https://www.youtube.com/watch?v=lyu7v7nWzfo (consciousness as a hallucination)
https://www.youtube.com/watch?v=HRVGA9zxXzk (a bird which can identify itself in a mirror, simple self-awareness - I like the fact that the brains of birds are more efficient because they are space-constrained to be able to fly better)
(the brain as a neural net with meta-learning capabilities that tries to guess what happens next and what it should do next. Emotions and some pre-wiring based on genetics enables us that we don't start with a complete random brain structure because it gives us better surviving abilities if we're able to see and feel as soon as we get out of our mothers).
Tried to be funny. It seems I've failed. It's not about that banana.
Point was that our social structures can be explained by some first principles e.g. individuals try to acquire enough resources (what a trivial assertion, but I guess that is the point of first principles) and that we can explain the origin of our social structures with them.
Fun fact: It is not very common for monkeys to eat bananas in the wild - they simply don't have them .
Totally OT: wild birds cooperate with humans to get some honey. I love such articles.
(I searched it on Google Scholar.)
But... hilariously, a one year subscription to the journal, is only $59.00 (for individuals, online only).
Something seems a bit out of whack when the price of one article is about 1/3rd of the price of the journal for an entire yet.
I'm almost tempted to subscribe. The problem with this model though, is that it doesn't scale. Even at "only" $59.00, how many journals can one afford to subscribe to before the aggregate cost breaks the bank? sigh
AFAIK almost all of that money goes directly to Elsevier  who, well, they pretty much run a monopoly.
At most, in years past, I subscribed to maybe a total of 10 journals, but that's when I was maintaining an IEEE membership and a lot of their journals are actually not very expensive, in terms of the marginal cost once you are already a dues paying member.
These days though, I find it hard to justify. I find myself wondering if the publishers would do a better job of providing a model that works for individuals, if they might not actually make more money in the end.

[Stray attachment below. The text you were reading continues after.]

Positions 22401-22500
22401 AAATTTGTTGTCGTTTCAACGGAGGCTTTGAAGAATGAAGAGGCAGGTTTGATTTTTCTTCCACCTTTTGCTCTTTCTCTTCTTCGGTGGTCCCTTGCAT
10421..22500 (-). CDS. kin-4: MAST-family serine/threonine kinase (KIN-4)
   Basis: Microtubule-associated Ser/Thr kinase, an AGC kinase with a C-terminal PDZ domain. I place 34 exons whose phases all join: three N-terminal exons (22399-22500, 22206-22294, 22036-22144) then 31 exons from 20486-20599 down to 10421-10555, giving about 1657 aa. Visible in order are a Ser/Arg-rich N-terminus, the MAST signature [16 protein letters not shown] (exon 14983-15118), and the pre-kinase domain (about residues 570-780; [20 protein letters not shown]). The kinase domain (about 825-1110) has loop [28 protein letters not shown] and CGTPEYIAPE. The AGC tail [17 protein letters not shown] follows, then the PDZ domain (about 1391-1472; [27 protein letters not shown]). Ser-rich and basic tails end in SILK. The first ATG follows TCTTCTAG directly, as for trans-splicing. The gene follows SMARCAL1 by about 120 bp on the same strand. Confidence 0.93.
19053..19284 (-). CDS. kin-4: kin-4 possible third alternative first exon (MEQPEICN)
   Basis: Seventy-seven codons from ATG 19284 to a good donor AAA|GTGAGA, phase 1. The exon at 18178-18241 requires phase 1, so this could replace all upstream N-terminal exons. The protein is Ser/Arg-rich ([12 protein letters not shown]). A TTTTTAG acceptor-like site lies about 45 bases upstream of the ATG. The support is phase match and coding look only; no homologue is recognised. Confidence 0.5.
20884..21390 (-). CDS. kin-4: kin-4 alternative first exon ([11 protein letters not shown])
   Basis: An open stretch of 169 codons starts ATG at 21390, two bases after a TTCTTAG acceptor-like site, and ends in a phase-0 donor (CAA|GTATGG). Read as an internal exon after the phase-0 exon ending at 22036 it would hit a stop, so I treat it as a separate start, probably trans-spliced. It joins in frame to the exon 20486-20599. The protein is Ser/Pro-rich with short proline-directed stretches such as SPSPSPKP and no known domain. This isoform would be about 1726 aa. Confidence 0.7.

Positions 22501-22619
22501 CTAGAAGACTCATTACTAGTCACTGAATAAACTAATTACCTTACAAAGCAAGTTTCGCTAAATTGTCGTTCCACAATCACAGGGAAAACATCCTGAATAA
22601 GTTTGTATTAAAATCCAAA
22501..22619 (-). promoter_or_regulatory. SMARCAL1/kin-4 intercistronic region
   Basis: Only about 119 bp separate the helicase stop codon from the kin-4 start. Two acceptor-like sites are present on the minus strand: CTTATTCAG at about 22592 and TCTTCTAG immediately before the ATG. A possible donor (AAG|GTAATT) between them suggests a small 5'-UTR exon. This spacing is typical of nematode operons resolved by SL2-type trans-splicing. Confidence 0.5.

It wouldn't be terribly challenging to build. The tricks are in making the deals with the content owners, and getting the word out to users.
The total market is 137 Billion/year ( https://www.ibisworld.com/industry-trends/market-research-re... ) Not bad.
Looks like half the market is the government. Might be enough there to build a business on. Hard to say. Requires more research.
It's tremendously difficult to make money in a space this entrenched. If you go a layer down and try to cut out Elsevier (go to researchers directly) you're asking scientists to basically ignore career-defining opportunities in high-impact publications... so that you can make money and a small market of hobbyists or professionals without a research budget can subscribe to journals. Also, the amount of work that needs to be done around peer-review is obscene and Elsevier (and others) have built a ridiculous moat around related volunteer work that is hugely inefficient but constantly socially reinforced (reviewing can be a status symbol). At that point, the alternative is open access and free for everybody: why not publish there?
I'd be of the opinion that the only way to reasonably attack this space is to build an adjacent content management and distribution platform not focused on journals and edge your way in, like, say, classroom management or MOOCs.
Which, well, there's Top Hat  who raised at a $185M valuation last year . Not sure if they care about journals all that much yet though, not a whole lot of insight into their business beyond the pop business news.
That said, I still think it's time to double-down on supporting SciHub. Both scientists and the interested public like it.